Mo Dezyanian
Oct 1, 2018 · 4 min read
Image: Photo by Bruno van der Kraan on Unsplash

The life of a strategist is complex. You operate as the hub between the consumer, the client (if you’re at an agency), and internal stakeholders. A rubber band that holds it all together and yet gets pulled in all directions.

And yes, you are supposed to be the voice of the consumer as well, but that’s easier said than done. Often, navigating the political waters takes precedence.

I’ve been there, I’m still there, and I’ve found that holding to these 3 truths makes your day a lot simpler — and more effective!

1. You don’t need to know everything

“Even if the answers are blowing in the wind, maybe having an answer that is too certain can destroy us, also.” — Flossie Lewis

Several years ago I was in a boardroom with a major client talking about this year’s campaign and looking into future ones. My team had our recommendation ready.

Their V.P. Marketing looked at one of the tactics and suggested something else that she thought would work better. She had an agenda, I knew that, it happens all the time. “What if we do it this way?” she said.

The room went silent. Everyone looked at our agency CEO for an answer. As if he somehow knew for a certainty — that he could magically predict the future.

But instead he shrugged and said: “I don’t know — let’s do both.”

The words he said weren’t so surprising to me as much as how he said them. He was almost to a fault comfortable with not knowing the answer. He was even surprised that people expected him to.

Here’s the thing. After the meeting he pulled me aside and said: “Design a test!” And that was the answer.

And this isn’t about agile marketing or designing sprints, or staying nimble. Or any other new buzzword that really means “winging it.” It’s about simple business math. In the absence of knowledge and data, we need to design sandboxes that minimize risk and maximize impact.

Great executives are really good at making (and not postponing) the best decision with the information available. It’s tremendously beneficial for strategists to work the same way.

2. You are a business leader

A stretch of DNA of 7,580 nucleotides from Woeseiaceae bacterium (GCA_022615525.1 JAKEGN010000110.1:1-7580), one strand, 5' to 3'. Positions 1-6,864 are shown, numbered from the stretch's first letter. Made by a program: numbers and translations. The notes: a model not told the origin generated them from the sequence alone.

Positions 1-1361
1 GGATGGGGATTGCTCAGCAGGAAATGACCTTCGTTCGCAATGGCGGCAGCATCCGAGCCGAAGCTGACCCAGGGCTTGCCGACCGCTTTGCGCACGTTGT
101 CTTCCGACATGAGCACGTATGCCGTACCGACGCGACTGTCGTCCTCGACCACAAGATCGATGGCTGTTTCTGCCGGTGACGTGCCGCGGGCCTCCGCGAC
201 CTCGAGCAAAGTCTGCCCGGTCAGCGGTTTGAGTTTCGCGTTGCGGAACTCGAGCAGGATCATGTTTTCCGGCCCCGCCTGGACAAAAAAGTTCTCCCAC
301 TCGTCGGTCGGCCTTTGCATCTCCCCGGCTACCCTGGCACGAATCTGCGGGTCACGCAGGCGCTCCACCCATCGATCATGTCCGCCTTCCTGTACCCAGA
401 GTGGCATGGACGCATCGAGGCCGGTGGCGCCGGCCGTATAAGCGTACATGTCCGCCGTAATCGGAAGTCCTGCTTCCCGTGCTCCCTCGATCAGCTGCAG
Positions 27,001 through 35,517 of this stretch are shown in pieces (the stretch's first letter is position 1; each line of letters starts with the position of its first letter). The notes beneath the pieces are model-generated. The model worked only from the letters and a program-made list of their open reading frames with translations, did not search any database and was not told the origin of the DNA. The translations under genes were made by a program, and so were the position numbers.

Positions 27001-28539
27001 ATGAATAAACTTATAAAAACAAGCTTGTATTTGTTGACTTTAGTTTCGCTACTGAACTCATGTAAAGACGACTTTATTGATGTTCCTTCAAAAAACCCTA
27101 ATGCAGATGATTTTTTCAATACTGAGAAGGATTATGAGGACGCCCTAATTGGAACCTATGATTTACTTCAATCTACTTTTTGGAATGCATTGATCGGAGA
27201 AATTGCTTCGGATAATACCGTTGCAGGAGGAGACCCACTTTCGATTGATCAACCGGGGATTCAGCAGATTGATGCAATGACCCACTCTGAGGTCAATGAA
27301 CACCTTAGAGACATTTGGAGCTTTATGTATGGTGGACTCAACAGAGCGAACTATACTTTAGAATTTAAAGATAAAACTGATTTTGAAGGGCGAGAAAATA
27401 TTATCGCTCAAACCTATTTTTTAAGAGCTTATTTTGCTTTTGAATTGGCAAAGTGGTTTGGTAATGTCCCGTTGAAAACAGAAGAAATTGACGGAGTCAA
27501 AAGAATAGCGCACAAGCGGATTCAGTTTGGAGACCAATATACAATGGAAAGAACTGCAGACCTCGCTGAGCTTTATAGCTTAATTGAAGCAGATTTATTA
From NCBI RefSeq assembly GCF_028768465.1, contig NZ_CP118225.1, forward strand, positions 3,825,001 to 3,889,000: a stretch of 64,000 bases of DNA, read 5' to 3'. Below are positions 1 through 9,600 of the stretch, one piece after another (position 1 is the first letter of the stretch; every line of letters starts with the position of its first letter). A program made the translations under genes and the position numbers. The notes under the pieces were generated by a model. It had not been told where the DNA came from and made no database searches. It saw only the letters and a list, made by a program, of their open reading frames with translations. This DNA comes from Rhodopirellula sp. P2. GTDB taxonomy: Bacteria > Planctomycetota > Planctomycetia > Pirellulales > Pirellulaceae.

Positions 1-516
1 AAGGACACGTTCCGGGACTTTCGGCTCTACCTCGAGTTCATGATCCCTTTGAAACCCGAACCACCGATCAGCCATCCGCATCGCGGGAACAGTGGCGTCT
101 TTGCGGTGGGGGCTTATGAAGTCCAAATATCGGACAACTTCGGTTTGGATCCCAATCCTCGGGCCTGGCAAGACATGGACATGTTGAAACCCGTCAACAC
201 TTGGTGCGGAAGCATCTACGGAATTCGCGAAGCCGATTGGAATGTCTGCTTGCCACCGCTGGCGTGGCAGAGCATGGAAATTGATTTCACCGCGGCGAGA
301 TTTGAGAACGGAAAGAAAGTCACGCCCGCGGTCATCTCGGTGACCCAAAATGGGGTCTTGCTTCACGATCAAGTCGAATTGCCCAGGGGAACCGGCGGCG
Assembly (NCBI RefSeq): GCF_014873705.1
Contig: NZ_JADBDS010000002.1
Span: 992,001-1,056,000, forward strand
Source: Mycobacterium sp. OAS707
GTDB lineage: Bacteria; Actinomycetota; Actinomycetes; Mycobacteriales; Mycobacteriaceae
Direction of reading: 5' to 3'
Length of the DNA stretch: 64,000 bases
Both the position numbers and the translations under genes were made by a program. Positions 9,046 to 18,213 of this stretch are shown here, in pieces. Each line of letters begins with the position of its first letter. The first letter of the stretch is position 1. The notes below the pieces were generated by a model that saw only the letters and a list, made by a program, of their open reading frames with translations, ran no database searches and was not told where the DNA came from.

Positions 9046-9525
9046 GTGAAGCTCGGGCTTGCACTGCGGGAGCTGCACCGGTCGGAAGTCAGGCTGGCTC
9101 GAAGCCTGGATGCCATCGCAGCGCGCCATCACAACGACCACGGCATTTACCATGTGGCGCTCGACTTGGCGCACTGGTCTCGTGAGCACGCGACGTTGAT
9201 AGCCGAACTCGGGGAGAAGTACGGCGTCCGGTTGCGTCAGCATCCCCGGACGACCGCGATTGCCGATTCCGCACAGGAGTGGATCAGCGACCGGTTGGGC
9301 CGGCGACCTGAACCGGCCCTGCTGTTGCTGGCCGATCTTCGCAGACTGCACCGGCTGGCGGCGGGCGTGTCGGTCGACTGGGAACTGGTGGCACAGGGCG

Which brings me to my next point. You are a business leader. At least you ought to be! And every agency, every organization has a bias as to what should drive marketing strategy. That bias comes from the leadership team.

The trick for a successful strategist is to merge organizational priorities and biases with strategies that consumers can respond to. And the key to that is to spend time outside of the organization, with consumers, in the field. But also, to spend time within it.

Tip for those of you who are actively job searching and thinking of joining an agency — take a look at the leadership team and their background. Is it sales? Creative? Media? Odds are, that background will greatly influence agency priorities.

Learning to speak the language of different business leaders — CFO, CEO, Head of HR — is crucial to a winning strategy. So is understanding their priorities.

In the agency world that task becomes even more complex, as you need to consider the agency’s organizational goals as well as the client’s. But it’s a necessary step to setting meaningful objectives and building supporting strategies.

3. Sales is not a goal

Speaking of goals? Sales is not a goal. Or at least not a good enough one.

I’ve been in enough meetings where I asked: “What’s the objective of the campaign?” only to be met with: “Of course it’s sales!” As if driving sales growth is the only reason marketing exists.

Declaring that sales is the goal is lazy goal-setting. I am not saying that marketing efforts should be solely evaluated on how much buzz they generate, or likes they earn, or any other awareness-based metrics. What I am saying is that sales is but one dimension of business success.

Using sales numbers as the key or only success metric leads to a short-term focus, one that, on its own, influences leadership to avoid innovation or change. As an example, It can lead an executive to keep milking a cash cow when its days are numbered (hello, cable companies …) and it’s time to make the investment in a new direction, and/or find a way to innovate.

You might argue: “But we don’t know our client’s actual business costs — how can we determine profitability?” But Remember points 1 and 2 — you don’t need to know everything. You’re a business leader, aka skilled decision-maker.

Here’s a real life example from a client that sells online. Our campaign could have focused on simply increasing online sales. Instead, we focused on increasing sales in areas where shipping costs cut least into margins. True, shipping costs are only one variable that influences profitability … but if you can improve one variable, you can improve the outcome.

From first-hand experience, I can tell you that option 2 is a lot cheaper to execute and a lot more effective.

Second, sales as a KPI is ridiculously foggy. Even ‘revenue growth’ is an improvement. You can grow revenue with new customer acquisition, better customer retention, or just increase of customer lifetime value. All those things require different strategies, different insights and different conversations.

Bottom line

As a business leader — a strategist — you can work with your clients and stakeholders to hone in more precisely on the objective and set your team up for success. Even if you don’t have all the answers.

Empathy Inc. — Occasional Insights

Thought leadership about business, marketing, and media

Mo Dezyanian

Written by

Marketer. Climber. Dada. President of Empathy Inc. www.empathyinc.ca

Empathy Inc. — Occasional Insights

Thought leadership about business, marketing, and media

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